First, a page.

The architect of Spurs' destruction in April was James McFadden but the most he can hope for this time around is a place on the bench as Moyes will no doubt continue with the successful 4-5-1 formation with Leon Osman likely to return to the midfield following a groin strain.  Steve Watson would be the sensible choice to make way so that the Cahill-Carsley-Gravesen triumvirate can be retained.

At the back, Alan Stubbs and David Weir have formed a solid partnership and the fact that they kept Joseph Yobo on the bench at Portsmouth speaks volumes for the renaissance these two wily old campaigners are enjoying in front of Nigel Martyn.  Tony Hibbert has been a revelation and, thankfully, the efforts of the other 10 men on the field have so far hidden the liabilities represented by Messers Pistone and Naysmith.

Up front, Marcus Bent will no doubt be asked to lead the line on his own once more, with Duncan Ferguson ready to cause disruption rather than pose any goalscoring threat from the bench should things be even or go in Everton's favour in the first hour.

Tottenham, under new boss Jacues Santini are a much-improved side having bought heavily and wisely in the summer.  It means that the club whose fortunes have perhaps mirrored those of our own most closely in recent years has also made a solid start to 2004-05 and currently occupy a mid-table berth going into this weekend's clash.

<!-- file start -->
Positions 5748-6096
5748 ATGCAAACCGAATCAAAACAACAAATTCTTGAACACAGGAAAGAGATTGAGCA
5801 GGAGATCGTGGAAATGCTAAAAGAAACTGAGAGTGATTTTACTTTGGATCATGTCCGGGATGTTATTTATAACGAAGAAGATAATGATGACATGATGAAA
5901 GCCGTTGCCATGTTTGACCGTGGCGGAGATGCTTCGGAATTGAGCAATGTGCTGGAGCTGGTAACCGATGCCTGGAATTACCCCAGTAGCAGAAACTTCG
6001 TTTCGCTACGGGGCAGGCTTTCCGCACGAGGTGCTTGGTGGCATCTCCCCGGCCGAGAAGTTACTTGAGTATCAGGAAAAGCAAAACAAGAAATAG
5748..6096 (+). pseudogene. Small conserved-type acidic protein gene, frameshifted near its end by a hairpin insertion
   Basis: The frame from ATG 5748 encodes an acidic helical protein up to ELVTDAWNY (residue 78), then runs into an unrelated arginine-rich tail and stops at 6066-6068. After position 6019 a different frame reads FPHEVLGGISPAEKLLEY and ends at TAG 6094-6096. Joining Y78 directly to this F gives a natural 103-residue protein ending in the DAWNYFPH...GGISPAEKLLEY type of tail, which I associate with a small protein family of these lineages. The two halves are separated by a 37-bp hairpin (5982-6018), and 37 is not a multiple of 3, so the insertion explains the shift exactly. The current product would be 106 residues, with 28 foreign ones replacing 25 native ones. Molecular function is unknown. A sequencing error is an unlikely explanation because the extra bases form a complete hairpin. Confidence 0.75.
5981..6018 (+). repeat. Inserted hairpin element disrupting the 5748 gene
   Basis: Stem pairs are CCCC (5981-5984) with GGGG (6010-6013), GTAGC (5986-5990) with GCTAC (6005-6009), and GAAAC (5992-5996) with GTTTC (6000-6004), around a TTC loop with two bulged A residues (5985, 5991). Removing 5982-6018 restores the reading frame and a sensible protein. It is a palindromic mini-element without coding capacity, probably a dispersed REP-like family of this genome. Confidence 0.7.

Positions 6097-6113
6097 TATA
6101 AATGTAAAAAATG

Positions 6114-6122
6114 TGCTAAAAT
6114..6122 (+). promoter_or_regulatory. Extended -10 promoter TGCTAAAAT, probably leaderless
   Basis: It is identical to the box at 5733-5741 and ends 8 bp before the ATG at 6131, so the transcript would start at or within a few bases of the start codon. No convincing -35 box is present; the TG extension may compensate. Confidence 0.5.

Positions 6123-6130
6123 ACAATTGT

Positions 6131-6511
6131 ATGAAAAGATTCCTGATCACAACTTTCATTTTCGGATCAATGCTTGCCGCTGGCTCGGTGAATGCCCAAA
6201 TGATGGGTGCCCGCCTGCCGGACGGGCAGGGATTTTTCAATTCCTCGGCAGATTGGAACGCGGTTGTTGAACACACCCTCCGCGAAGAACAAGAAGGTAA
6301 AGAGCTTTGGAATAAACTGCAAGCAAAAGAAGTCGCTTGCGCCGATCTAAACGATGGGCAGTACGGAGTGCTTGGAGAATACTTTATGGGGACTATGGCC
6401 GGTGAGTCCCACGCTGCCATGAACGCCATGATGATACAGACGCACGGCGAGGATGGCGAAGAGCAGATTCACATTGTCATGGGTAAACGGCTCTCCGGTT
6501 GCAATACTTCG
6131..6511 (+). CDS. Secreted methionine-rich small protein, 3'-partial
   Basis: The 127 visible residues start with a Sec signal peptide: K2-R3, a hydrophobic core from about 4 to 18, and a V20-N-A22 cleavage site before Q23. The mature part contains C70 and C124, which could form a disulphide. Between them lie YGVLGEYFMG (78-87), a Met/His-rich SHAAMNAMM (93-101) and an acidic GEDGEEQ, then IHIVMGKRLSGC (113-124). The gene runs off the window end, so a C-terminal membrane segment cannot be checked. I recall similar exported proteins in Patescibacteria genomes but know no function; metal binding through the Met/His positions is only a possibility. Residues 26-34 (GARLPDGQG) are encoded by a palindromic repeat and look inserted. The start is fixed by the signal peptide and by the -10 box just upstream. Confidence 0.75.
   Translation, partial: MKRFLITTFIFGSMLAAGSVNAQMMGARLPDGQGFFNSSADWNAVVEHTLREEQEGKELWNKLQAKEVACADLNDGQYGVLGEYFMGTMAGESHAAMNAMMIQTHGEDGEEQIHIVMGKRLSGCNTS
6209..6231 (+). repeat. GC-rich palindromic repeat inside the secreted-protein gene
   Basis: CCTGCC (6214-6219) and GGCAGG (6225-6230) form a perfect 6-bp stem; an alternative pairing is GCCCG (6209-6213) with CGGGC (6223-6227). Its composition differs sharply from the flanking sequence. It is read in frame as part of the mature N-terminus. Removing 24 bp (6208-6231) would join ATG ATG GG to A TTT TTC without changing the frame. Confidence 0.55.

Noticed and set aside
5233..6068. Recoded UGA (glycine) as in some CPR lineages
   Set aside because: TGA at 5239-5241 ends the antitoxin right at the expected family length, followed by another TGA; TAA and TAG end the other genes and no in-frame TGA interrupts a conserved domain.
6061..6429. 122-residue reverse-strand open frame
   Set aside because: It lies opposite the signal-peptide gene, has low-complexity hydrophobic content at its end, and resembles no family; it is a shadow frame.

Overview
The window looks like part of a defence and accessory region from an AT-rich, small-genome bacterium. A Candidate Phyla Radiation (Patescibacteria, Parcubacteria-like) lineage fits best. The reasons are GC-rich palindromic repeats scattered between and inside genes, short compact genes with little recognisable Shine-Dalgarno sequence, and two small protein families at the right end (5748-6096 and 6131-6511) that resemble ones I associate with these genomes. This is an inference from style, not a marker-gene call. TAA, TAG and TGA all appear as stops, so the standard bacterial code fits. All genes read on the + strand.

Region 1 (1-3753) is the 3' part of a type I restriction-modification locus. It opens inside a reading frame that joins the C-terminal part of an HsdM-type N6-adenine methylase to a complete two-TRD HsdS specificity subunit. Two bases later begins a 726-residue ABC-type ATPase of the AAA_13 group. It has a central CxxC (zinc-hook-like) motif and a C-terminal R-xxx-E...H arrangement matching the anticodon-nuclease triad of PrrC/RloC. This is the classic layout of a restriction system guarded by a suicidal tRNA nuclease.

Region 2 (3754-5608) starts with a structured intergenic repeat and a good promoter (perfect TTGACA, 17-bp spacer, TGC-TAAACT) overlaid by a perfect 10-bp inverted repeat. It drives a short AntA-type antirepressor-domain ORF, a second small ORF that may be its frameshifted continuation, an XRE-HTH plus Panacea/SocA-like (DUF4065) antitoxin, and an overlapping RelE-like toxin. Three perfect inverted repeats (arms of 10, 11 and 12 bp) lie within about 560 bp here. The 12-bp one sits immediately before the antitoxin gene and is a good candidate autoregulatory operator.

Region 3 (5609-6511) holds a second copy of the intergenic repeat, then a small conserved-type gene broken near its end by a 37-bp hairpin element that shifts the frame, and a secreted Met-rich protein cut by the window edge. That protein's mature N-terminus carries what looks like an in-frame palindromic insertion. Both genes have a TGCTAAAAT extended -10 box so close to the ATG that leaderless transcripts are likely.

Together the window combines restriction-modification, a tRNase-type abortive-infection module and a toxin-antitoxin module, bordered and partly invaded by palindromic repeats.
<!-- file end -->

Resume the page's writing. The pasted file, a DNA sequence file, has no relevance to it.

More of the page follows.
Despite the new arrivals at "The Lane', though, their biggest threats, come from two players who were acquired by the previous regime: Robbie Keane — a perpetual thorn in the Blues' side — and Jermaine Defoe.  Backed by a midfield containing Jamie Redknapp , Simon Davies and, of course, Sean Davis, and a defence boasting the pacey Ledley King, this one won't be easy, especially as Tottenham have lost just once so far (last weekend's 1-0 home defeat by improving Manchester United.)

They also have a creditable 1-0 win at Newcastle, but injury to Freddie Kanoute won't have eased Santini's chagrin over the size of his squad.  Well, Jacques, take a walk in David Moyes's shoes!